The war did affect student life in some ways, though. Student associations SSR-R and Laurentius lost their association buildings during the 1940 bombing, and the RSC was forced to close down its building in 1941. Without their association buildings, students had no choice but to gather at the various pubs in Rotterdam. “They started organising hazings and meetings in pubs, like Het Gouden Spinnenwiel and Café De Pijp.” In addition to these pubs on Nieuwe Binnenweg, students also gathered in Katendrecht, the lawless dock area that was prohibited to the Germans because of the risk of STDs. “Katendrecht became the real night-life district for students, but it was also a centre of resistance and criminal activities.”

Student spies

The first students to become active members of the resistance were not in fact student association members, Leeman says. “Many students who joined the resistance early were so-called nihilists, so students who were not members of an association. For example, there were the members of the Teetotallers’ Union, an organisation of people who didn’t drink alcohol. This was a very idealistic and socially minded group that cared strongly about social responsibility.” Communist students, who were an early target of the German occupiers, and Indonesian students, who were fighting for Indonesian independence, also joined the resistance early on.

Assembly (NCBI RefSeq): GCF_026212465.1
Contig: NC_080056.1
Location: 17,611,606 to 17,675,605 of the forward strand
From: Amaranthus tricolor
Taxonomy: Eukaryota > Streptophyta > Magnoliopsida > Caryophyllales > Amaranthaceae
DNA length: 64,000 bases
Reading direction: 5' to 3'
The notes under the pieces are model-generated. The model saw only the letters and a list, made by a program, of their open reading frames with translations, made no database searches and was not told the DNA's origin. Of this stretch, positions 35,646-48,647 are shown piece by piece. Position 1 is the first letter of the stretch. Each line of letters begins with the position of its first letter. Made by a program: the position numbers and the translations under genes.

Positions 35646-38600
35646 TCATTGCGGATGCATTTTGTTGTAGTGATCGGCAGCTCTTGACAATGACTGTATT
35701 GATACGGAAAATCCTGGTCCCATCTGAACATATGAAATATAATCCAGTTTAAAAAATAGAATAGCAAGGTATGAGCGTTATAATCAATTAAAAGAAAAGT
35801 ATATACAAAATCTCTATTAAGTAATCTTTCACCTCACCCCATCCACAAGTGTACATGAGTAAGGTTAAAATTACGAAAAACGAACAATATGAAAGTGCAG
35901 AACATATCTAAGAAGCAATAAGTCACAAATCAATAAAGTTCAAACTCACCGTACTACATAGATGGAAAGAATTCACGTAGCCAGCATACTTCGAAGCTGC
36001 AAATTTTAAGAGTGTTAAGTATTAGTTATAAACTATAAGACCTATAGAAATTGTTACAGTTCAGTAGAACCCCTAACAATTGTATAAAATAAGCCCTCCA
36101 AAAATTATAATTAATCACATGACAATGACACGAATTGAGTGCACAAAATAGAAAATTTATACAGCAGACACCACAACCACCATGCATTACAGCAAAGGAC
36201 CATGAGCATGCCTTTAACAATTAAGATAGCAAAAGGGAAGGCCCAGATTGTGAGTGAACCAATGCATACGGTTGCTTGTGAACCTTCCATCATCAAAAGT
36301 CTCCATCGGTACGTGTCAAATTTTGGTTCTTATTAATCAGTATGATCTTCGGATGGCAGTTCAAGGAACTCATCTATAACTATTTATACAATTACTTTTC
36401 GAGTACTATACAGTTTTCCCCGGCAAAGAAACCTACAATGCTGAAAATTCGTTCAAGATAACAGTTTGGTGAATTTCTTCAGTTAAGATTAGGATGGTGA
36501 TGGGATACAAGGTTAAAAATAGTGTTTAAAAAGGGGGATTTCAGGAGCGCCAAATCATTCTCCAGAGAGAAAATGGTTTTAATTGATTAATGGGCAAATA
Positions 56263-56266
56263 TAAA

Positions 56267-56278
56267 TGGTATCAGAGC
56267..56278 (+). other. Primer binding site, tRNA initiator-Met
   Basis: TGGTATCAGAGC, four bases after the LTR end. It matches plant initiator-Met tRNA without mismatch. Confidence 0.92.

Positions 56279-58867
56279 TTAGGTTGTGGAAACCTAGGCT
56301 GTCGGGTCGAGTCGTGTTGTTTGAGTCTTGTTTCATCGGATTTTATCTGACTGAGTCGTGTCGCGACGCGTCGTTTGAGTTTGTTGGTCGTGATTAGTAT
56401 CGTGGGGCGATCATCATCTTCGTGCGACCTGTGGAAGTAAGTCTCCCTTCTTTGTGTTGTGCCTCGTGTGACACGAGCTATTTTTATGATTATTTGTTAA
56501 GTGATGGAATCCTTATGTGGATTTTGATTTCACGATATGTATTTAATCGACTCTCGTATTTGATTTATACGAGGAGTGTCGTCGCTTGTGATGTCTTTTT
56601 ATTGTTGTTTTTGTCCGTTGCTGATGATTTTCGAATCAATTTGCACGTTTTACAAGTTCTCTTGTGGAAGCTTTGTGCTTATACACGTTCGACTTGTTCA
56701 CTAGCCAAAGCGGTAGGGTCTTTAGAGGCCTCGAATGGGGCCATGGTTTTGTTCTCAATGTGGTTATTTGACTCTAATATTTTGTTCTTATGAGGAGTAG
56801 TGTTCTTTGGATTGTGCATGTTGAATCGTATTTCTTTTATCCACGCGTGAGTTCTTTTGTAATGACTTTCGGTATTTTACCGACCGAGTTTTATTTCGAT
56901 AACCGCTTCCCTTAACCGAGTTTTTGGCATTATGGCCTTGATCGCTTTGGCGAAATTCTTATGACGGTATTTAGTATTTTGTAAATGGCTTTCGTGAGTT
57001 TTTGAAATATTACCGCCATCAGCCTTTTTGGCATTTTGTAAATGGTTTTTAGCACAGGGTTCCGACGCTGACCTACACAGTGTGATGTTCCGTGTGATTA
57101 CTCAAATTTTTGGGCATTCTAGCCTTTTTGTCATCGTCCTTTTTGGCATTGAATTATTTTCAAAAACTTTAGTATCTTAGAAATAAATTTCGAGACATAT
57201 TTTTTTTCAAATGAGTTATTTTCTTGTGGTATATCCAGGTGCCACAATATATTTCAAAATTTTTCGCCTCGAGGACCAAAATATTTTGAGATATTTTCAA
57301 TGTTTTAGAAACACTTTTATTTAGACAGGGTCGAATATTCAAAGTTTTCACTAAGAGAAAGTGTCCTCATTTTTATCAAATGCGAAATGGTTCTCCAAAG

When it came to joining the resistance, the students in De Keien took a bit longer. Frits Ruys, one of the members, took the lead in this. The students contributed to the resistance in various ways. “You might have expected these Rotterdam resistance students from financial circles to have joined the National Support Fund (Nationaal Steun Fonds), which helped fund the activities of other resistance groups, but that didn’t happen to any real extent. The students were mainly active in the underground press and in assault groups, and they also did a lot of spying.”

According to Leeman, students were perfect for the role of spies. “Students who were relatively well-spoken and had the ability to improvise and observe were obviously very valuable to spy organisations like the Ordedienst and Albrecht, so many students in the resistance engaged in such activities.”

Some of them would pay for this with their lives. Ruys, for example, was executed by firing squad after betrayed by Kees Bitter, a fellow RSC member. “Kees was caught by the Germans and at some point became a double agent. He betrayed Frits Ruys as well as many other members of the resistance.”

Collaboration of the Netherlands School of Economics

The book paints a clear contrast between the students who joined the resistance and the Netherlands School of Economics, which claimed to be neutral but increasingly became a puppet of the German occupiers. The School of Economics had been founded as a private institution by businessmen and unlike other universities was under no compulsion to refuse Jewish lecturers. “Even so, the management of the School fired its Jewish lecturers on its own initiative.” When Jewish students were banned from studying at the School of Economics, not only did the Rector Magnificus and the board members cooperate, but they also tried to prevent active student resistance against the ban. “The businessmen did not want to lose ownership of their School. During that period, this almost became like a mantra, constantly repeated in the minutes: the school must stay open, even without students.”